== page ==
In this Insight we bring together our research on the current main end-uses for zinc in the renewable energy sector and assess the potential impact on zinc demand:
- Offshore wind: currently one of the smallest renewable energy sources globally but rapidly growing and requiring zinc-intensive galvanisation.
- Solar: less zinc-intensive than offshore wind, but a well-developed technology which can be installed on a massive scale and often requires galvanised mountings.
- Utility-scale batteries: essential to ensure flexibility of variable renewable energy sources and a potential growth area for zinc oxide.
Offshore wind installations will grow rapidly over the next ten years
Offshore wind installations are far more zinc-intensive than their onshore equivalents as they are exposed to both the corrosive power of sea water and extreme weather conditions. The largely steel structure typically receives a 300 – 1,000 µm coating of thermally sprayed zinc alloy (85% Zn, 15% Al) followed by layers of epoxy paint (75-90% Zn), with the thickest coating found in the transition piece, which is exposed to both waves and atmospheric conditions.
Europe will continue to lead the way in offshore wind capacity
Offshore wind capacity has grown rapidly in recent years, reaching ~40 GW globally in 2020. According to the IRENA REmap scenario, global offshore wind capacity could reach 1,000 GW by 2050, which we estimate will require on average an additional 90,000 t/y zinc in new annual capacity in 2021-2050.
Solar could be a bright spot for zinc demand
Solar energy capacity has been rapidly built out across the world over the past two decades, thanks to improved technologies, economies of scale and government incentives. Between 2010 and 2020, global solar photovoltaic (PV) capacity increased at 35% CAGR and growth is set to accelerate over the next 10 years as the major energy-consuming regions work towards carbon neutrality.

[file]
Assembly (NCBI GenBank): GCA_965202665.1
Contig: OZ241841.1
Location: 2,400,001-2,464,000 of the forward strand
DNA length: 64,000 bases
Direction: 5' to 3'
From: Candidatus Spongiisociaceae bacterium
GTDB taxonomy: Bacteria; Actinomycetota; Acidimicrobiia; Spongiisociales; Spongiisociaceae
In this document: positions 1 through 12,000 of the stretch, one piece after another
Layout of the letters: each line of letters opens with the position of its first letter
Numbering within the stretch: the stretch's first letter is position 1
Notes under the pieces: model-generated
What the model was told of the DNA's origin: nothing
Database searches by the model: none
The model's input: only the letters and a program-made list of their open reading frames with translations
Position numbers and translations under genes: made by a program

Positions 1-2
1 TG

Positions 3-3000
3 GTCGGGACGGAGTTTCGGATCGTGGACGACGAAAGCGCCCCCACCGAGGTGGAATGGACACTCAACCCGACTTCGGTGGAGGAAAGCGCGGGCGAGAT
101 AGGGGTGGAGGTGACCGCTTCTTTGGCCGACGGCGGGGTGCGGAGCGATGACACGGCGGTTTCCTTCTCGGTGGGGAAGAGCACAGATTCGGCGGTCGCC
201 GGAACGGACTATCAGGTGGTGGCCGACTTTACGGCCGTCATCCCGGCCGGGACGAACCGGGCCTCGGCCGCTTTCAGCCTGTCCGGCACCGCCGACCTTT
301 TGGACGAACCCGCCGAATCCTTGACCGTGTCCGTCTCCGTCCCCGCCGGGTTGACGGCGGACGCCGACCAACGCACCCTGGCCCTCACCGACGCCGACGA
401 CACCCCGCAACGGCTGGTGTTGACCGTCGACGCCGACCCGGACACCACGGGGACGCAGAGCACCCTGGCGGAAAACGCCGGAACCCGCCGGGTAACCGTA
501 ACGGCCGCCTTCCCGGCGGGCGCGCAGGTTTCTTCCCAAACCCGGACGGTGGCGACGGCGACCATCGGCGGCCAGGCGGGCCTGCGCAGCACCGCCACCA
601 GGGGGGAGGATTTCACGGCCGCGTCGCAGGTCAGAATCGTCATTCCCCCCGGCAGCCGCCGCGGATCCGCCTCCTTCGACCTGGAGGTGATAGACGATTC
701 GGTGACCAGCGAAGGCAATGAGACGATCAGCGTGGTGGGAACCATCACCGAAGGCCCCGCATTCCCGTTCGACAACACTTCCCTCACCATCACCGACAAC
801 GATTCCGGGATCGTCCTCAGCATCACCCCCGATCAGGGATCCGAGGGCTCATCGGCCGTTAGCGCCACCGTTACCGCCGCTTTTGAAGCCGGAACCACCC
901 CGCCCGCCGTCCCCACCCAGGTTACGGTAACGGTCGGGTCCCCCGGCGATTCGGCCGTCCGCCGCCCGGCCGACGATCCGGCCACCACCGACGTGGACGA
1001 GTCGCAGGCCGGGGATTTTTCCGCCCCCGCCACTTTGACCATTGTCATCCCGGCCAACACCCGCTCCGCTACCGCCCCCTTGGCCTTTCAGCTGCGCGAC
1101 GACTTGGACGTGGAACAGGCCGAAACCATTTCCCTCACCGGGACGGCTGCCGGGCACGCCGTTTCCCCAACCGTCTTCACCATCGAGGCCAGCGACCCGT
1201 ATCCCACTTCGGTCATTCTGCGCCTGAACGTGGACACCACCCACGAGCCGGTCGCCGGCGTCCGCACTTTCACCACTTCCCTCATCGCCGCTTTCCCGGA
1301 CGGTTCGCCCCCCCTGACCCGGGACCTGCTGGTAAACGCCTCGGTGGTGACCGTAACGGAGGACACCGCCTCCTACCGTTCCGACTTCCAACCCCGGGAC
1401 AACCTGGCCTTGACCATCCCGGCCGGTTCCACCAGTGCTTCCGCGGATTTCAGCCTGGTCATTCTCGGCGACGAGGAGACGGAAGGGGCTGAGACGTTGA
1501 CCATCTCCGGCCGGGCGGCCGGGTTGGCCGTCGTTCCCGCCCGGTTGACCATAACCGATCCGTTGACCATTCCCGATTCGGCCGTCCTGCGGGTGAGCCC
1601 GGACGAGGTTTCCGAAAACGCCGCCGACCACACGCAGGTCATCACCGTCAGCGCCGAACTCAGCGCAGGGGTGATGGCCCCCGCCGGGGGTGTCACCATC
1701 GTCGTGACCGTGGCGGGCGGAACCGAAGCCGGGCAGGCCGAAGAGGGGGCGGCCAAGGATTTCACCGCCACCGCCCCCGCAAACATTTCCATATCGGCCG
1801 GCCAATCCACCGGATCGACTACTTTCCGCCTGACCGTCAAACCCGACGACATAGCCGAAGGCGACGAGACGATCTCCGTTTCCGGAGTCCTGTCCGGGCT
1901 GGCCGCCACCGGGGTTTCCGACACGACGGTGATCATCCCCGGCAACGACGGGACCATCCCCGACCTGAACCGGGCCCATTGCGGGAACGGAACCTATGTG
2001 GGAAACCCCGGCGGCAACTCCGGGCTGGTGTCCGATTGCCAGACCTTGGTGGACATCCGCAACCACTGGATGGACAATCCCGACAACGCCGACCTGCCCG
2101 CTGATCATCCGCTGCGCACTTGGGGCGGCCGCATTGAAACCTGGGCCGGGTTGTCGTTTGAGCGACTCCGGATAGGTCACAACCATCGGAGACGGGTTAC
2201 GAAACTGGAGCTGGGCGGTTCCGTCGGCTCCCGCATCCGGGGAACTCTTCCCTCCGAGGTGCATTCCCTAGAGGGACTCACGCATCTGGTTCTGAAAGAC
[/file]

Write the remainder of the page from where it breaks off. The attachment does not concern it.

Zinc is key to the longevity of solar mountings
In solar PV installations, the panels themselves contain almost no zinc, but galvanisation is key to the longevity and strength of the mounting structure. Utility-scale PV installations tend to be ground-mounted arrays, the largest of which can have a capacity of more than 2 GW and cover an area of 50 km2. Rooftop installations on residential or commercial buildings are typically much smaller (1 KW to 250 KW capacity) and made from aluminium or stainless steel. As a result, only some of the small steel fastenings may be galvanised.
We estimate that globally around 70% of installed PV capacity per annum is ground-mounted and, although the size and intensity of steel use varies greatly, we are basing our estimates on an average of 53 t of galvanised steel per MW of capacity installed.
Huge solar capacity growth forecast globally, with China leading the way
Solar PV installed capacity is expected to increase more than tenfold over the next 30 years, from under 800 GW in 2020 to more than 8,500 GW by 2050, according to IRENA, at a CAGR of 8.3%. We expect solar-related zinc demand to grow from an estimated 85,000 t/y in 2020 to 160,000 t/y by 2030. Beyond 2030, the pace of growth is forecast to slow as mountings become smaller and rooftop installations gain market share. Despite this, solar-related zinc demand is forecast to reach 210,000 t/y by 2050.
Stationary batteries help to regulate renewable energy